That would be el último tren acaba de dejar. This is literally "the last train finished leaving" but the idiom for a newly accomplished action is acabar de inf. See: http://www.studyspanish.com/lessons/acabarde.htm
The use of ya is restricted to completed actions, what in English is usually translated as "already", and colloquially as "now" (como: Él es ya un adulto, which is either "He is now an adult " or "He is already an adult").
Denied is a strange choice of words. It implies that you were not given something that you were entitled to. As mentioned several times, the word just is not appropriate here. To say that something has just happened in Spanish you use the verb acabar, and you would use the present, not the present perfect tense. El tren acaba de salir. The train (has) just left.
Interesting. I heard the ya clearly, but had to extrapolate the ha from salido. Of couse having two identical vowel sounds together in adjacent words does make the second one disappear, and if you have a or ha, that's the whole word. Try saying Un día a la vez with any fluency. It sounds like un día la vez.
Ya as now can be used in that manner. It is used when you want to say it has left 'like just this minute something has happened'. I suspect DL didn't accept it as is but perhaps had you put' just now' that would give a better sense of timing. I can argue with myself because I don't feel 'already' is any better in clarifying when the train left.
Just wondering why the translation of: "The last train already has left." was marked wrong. In English, either placement of the word "already" doesn't change the meaning of the sentence. Not sure why the translation to English can't be word-for-word in this case. "Ya"="already", "ha"="has", therefore, "already has" should be marked correct as well.
You are correct Duo tries hard to impress on students the difference in syntax for some of these words. They need you to be able to translate what you would naturally say to the correct Spanish syntax. But they are overly inflexible in cases like this where there are several options and a few are equally used. Of the options for placing already here, the only one that actually sounds slightly unnatural (although absolutely correct) would be Already the teain has left. But Duo does want users to learn that just because you can translate either way into English doesn't mean that you can translate either way into Spanish.
That's how many of us ne'er-do-wells say it in America. The use of "already" without present perfect was accepted in the earlier "Adverbs" lesson (further up the tree) when we originally learned "ya", much to the chagrin of many British duolingo users. Using "already" without present perfect is not accepted in this lesson, because we are learning to provide translations for the verb "haber" (to have), which is the central idea of this lesson... Now the British get their revenge :)
Well, this is a lesson in present perfect, so...
ha salido = has left (present perfect)
salió = left (preterite)
I've been speaking English all my life too but realize that some people speak differently than I do in various regions not only in other countries but my own.
According to the grammar resources that I consulted, both should be accepted. The position of already is quite flexible and can go almost anywhere.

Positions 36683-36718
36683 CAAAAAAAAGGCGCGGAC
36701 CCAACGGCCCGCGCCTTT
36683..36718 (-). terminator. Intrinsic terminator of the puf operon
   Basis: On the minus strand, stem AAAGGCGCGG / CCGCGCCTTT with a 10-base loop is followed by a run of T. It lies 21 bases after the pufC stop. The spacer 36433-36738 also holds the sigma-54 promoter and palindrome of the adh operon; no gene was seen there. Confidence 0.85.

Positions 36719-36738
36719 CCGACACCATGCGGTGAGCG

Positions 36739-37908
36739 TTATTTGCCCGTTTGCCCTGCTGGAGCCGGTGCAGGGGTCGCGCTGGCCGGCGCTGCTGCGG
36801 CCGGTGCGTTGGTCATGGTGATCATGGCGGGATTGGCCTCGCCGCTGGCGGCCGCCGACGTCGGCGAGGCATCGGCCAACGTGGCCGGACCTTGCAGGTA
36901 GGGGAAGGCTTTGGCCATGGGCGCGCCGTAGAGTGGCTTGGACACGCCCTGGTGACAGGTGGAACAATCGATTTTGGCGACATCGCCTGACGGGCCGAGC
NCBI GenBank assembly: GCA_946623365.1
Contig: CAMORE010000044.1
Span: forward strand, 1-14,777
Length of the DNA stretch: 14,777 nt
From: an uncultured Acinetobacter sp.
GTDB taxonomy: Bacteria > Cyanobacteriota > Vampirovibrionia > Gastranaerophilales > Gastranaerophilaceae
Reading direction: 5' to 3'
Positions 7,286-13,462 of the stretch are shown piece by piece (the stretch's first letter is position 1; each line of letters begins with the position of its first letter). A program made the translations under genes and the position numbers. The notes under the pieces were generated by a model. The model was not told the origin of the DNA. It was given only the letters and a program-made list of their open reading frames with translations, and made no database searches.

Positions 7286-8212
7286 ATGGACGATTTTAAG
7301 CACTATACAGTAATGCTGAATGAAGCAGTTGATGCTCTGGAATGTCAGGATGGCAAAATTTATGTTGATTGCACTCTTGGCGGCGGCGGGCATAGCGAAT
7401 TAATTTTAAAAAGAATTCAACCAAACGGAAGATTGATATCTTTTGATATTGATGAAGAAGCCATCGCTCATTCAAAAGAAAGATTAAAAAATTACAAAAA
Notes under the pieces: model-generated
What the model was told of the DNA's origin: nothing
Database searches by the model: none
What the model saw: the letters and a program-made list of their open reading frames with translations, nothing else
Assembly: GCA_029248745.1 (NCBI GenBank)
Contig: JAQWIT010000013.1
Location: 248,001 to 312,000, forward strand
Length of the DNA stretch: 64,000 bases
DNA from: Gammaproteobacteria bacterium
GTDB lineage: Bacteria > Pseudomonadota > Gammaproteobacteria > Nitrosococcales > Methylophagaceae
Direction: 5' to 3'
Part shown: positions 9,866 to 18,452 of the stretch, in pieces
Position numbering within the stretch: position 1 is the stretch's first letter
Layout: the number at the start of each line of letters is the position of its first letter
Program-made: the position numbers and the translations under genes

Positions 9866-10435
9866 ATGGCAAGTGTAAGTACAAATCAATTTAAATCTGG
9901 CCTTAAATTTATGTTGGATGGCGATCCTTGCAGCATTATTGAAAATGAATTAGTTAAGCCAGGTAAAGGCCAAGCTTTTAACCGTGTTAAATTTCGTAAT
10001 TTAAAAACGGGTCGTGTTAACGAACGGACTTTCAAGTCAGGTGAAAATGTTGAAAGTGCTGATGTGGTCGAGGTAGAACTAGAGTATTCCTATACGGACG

I am not sure if you are asking about the English or the Spanish. In English it works, although often Duo doesn't accept all possible placements of this type of adverb. English is rather flexible, but Spanish is not. In this case I am a little surprised though, because splitting up the verb phrase is comm in English but never correct on Spanish and Duo often likes to highlight that fact. But I think that the staff just doesn't play with the translation a lot. They tend to use what is most natural for themselves and forget about how often people can vary it slightly and no one thinks twice.
In American speech we say it that way frequently, but we seldom write it that way, except in very informal writing. I am a college educated native speaker of American English and even I tend to do a slight double take when I see a contraction that has a concrete noun with an apostrophe s, and even a little longer when the contracted word is has and not is. Even subject pronoun contractions with has are somewhat uncommon. If it takes me a second take to recognize that contraction, it would be very confusing for all the users who are learning a third language from English as a second language. Obviously that would have something to do with where they learned English, but it is an unnecessary burden. When I first used Duo maybe 5 or 6 years ago they didn't like any contractions, but they have gotten better. But as long as Duo teaches so many languages only from English, they will always have to deal with people with with more intermediate language skills. They tend to currently accept most contractions with not and will, but even contractions that I do see more often like should've are often not accepted.
You would need to use the reflexive verb irse, not ir. Ir is just to go so ido would ve went. Irse is pretty synonymous to salir however. So the sentence would be El ultimo tren ya se ha ido. With the ya in there I think salir would be a more natural choice, but I could not say for sure.
The already is necessary to convey the meaning, but I hardly think that it rises to the level of redundancy. The issue here is that it is also not needed in the Spanish. You will hear it in both languages, although certainly more consistently in Spanish. Duo tries to be somewhat natural in translations, but it is important, since this is a Spanish lesson, not a elegant translation lesson, to translate all the words with a meaningful translation.